The Chemical Conundrum

What’s up, Greenies! Today I want to talk about chemicals. Because of all the green marketing tactics and less-than-accurate advertising, we have been trained to freak out when we hear the word “chemical”. In a lot of people’s minds, all chemicals = cancer, disease, environmental harm, and toxicity. While there definitely are chemicals to avoid, not all chemicals or things we can’t pronounce on an ingredient list are automatically bad!

One harmless (and, in fact, necessary) chemical substance is what we, in everyday speech, call water. It is also called hydrogen oxide, dihydrogen monoxide, hydrogen monoxide, hydric acid, and hydrohydroxic acid, among other things. This is why it’s important to research each ingredient you see rather than to assume that just because it’s a long, scientific word, it’s bad for you.

  
As an example, one product I am currently using (which I will talk more about next week) contains two “unpronounceable” ingredients, decyl glucoside and cocamidopropyl betaine. If we’re going to go with the “all unpronounceable items are evil” mindset, then obviously this product is out. But let’s take a closer look!

  
Decyl glucoside is a foaming agent, but unlike its undesirable and potentially carcinogenic counterpart, sodium laureth sulfate, is derived from 100% natural and vegetarian sources like coconut and corn starch. Cocamidopropyl betaine is derived from coconut oil and is used in conjunction with decyl glucoside to create a smoother foam. But both of these, despite being chemical compounds and being difficult to pronounce, are 100% natural, vegetarian, and can be derived from local, organic sources.

What do I avoid, then?

  
So what should you absolutely avoid on ingredients lists? My suggestion, to start with, is to look up lists of commonly used carcinogens (things that have possible links to cancer) and stay away from products that use them. You’ll find that this takes care of quite a lot of products and significantly narrows the market you can buy from. Some of these are formaldehyde, benzene, ethylene oxide, silica, chromium, cadmium and related compounds, and coal tar, although there are many others. There are a few that have not been conclusively proven to be carcinogens, but quite frankly, even the possibility is enough to turn me off. It’s not worth the risk.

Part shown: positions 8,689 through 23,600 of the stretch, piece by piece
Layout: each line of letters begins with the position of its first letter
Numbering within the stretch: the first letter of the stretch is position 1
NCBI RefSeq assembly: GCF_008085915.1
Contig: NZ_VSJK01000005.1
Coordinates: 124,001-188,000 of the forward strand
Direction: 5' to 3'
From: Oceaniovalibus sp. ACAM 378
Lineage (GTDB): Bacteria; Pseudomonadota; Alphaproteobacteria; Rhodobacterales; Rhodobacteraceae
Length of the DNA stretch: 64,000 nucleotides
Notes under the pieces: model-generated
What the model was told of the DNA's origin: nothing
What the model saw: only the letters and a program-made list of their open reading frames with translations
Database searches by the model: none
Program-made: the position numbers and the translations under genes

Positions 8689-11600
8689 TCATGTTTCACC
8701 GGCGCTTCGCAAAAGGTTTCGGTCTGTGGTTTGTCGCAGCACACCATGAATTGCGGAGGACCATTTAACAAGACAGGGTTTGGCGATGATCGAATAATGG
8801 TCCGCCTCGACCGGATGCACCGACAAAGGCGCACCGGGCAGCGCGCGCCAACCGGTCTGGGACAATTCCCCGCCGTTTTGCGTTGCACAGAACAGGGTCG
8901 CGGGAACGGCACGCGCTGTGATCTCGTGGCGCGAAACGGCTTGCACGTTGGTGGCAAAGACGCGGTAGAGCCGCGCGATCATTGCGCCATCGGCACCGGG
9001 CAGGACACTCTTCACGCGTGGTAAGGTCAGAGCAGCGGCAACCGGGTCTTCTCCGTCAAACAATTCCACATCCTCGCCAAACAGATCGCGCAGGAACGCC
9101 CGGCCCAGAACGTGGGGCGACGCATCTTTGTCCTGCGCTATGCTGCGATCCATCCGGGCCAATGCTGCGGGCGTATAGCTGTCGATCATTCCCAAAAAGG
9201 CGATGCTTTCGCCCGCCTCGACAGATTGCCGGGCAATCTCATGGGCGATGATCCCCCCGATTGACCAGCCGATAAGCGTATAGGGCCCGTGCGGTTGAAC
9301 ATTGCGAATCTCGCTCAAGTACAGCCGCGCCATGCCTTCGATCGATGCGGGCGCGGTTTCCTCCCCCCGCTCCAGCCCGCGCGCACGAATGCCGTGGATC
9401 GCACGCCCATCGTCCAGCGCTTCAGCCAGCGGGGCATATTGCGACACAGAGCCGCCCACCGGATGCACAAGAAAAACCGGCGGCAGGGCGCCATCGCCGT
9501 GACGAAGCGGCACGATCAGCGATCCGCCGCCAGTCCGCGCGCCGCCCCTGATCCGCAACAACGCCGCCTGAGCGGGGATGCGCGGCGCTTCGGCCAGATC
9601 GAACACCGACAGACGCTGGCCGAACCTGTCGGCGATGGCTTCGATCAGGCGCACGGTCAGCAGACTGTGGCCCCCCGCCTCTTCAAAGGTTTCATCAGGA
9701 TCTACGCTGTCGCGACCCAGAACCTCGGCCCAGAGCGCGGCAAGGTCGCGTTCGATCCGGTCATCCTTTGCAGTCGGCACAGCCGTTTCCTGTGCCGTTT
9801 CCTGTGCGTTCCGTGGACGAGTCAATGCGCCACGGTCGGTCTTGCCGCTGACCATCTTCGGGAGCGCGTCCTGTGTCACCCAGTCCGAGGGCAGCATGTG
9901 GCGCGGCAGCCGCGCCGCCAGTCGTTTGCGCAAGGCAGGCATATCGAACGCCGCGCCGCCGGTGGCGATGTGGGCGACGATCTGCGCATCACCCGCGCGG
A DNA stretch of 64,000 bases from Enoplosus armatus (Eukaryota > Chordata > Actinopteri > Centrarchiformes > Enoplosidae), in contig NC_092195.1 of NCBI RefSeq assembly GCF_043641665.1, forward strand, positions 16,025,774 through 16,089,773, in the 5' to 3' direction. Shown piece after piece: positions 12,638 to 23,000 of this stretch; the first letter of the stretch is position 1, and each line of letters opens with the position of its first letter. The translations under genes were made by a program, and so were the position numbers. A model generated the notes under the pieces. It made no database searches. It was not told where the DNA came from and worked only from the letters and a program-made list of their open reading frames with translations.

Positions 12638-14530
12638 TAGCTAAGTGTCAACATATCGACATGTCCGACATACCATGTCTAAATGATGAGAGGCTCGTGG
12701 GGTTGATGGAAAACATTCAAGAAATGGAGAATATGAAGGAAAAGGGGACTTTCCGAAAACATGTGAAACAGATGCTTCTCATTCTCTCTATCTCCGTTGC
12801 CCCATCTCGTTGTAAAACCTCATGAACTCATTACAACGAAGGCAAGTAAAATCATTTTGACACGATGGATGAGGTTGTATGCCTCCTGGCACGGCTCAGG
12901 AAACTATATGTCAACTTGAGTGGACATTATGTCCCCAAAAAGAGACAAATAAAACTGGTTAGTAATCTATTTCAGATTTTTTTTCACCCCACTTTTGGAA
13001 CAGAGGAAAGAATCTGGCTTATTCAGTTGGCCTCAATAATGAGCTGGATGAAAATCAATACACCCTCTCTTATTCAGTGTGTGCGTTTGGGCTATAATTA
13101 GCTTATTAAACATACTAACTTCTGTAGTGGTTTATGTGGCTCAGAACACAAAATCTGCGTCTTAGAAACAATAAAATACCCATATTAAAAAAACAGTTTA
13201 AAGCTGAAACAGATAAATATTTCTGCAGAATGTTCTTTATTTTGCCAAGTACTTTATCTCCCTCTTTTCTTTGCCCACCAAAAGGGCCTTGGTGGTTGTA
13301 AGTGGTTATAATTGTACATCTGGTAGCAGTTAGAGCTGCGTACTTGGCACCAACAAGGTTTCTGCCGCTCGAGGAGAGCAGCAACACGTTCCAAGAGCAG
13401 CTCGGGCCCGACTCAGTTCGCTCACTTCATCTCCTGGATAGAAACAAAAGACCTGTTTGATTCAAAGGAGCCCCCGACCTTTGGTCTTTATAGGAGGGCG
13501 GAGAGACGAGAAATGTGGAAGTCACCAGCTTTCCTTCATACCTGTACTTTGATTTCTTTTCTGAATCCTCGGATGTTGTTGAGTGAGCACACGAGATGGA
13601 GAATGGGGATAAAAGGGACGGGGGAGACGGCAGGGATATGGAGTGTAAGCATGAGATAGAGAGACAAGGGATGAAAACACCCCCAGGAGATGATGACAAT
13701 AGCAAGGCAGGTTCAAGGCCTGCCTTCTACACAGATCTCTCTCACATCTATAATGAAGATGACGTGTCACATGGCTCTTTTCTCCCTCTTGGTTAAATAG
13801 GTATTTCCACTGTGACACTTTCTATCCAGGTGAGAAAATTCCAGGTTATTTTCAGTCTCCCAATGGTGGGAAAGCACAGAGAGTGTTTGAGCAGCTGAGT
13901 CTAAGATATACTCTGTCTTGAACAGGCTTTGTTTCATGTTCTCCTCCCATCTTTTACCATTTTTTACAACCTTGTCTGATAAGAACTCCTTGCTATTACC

Another category to avoid when it comes to beauty products is anything ending in -paraben (ethylparaben, propylparaben, etc). Parabens are preservatives used mostly in makeup and skincare products. The problem is that they can sometimes imitate estrogen, and although I haven’t found reliable, conclusive studies to link them to breast cancer, I also haven’t found conclusive studies showing that there is no link. Whether or not they can cause or contribute to cancer, the fact that they mimic estrogen is enough of a turn off for me. The hormone balance in your body is a delicate one, and you never want to use any kind of hormone or imitation hormone, except for medical or health reasons and with proper research.

Other than that, I avoid products that have sodium laureth sulfate, any preservative that isn’t natural, or any kind of fragrance or perfume in them, even if the fragrance/perfume is “naturally derived”. Really, you’ll just have to do some googling 🙂 It’s very common for me to stand in a store, googling ingredients, while people walk past and wonder what the crazy lady is doing.

What do I look for?

  
So which ingredients do you want to see? Essential oils, natural extracts, and ingredients you recognize right off the bat are always good signs. Shorter ingredient lists are usually a good sign as well, but if it’s a long list, it’s still fine as long as you see lots of the words “oil” and “extract”. Basically, things that sound like plants, trees, fruits, vegetables, and herbs are a good indicator that the product is pretty natural. But again, do your research! Unfortunately you can’t just walk into a place like Wellness Warehouse and assume that everything on their shelves is 100% natural.

On the bright side, this research and googling thing is only time consuming in the beginning. Petty soon you’ll begin to recognize and remember certain ingredients and know to stay away from them, or know that they’re fine despite the long name. Once you’ve gotten into the swing of things and found products you like, you won’t have to read the lists anymore as you’ll probably keep buying the same things anyway. Or maybe you’ll decide to go the homemade route and skip the trouble altogether!

I hope that helped to clear up some chemical confusion and to let you know what to watch out for! Next week I’ll be going over my laundry problem (and my 100% green, zero waste product solution).

Until next time!
-africanstardust, aka Green Girl

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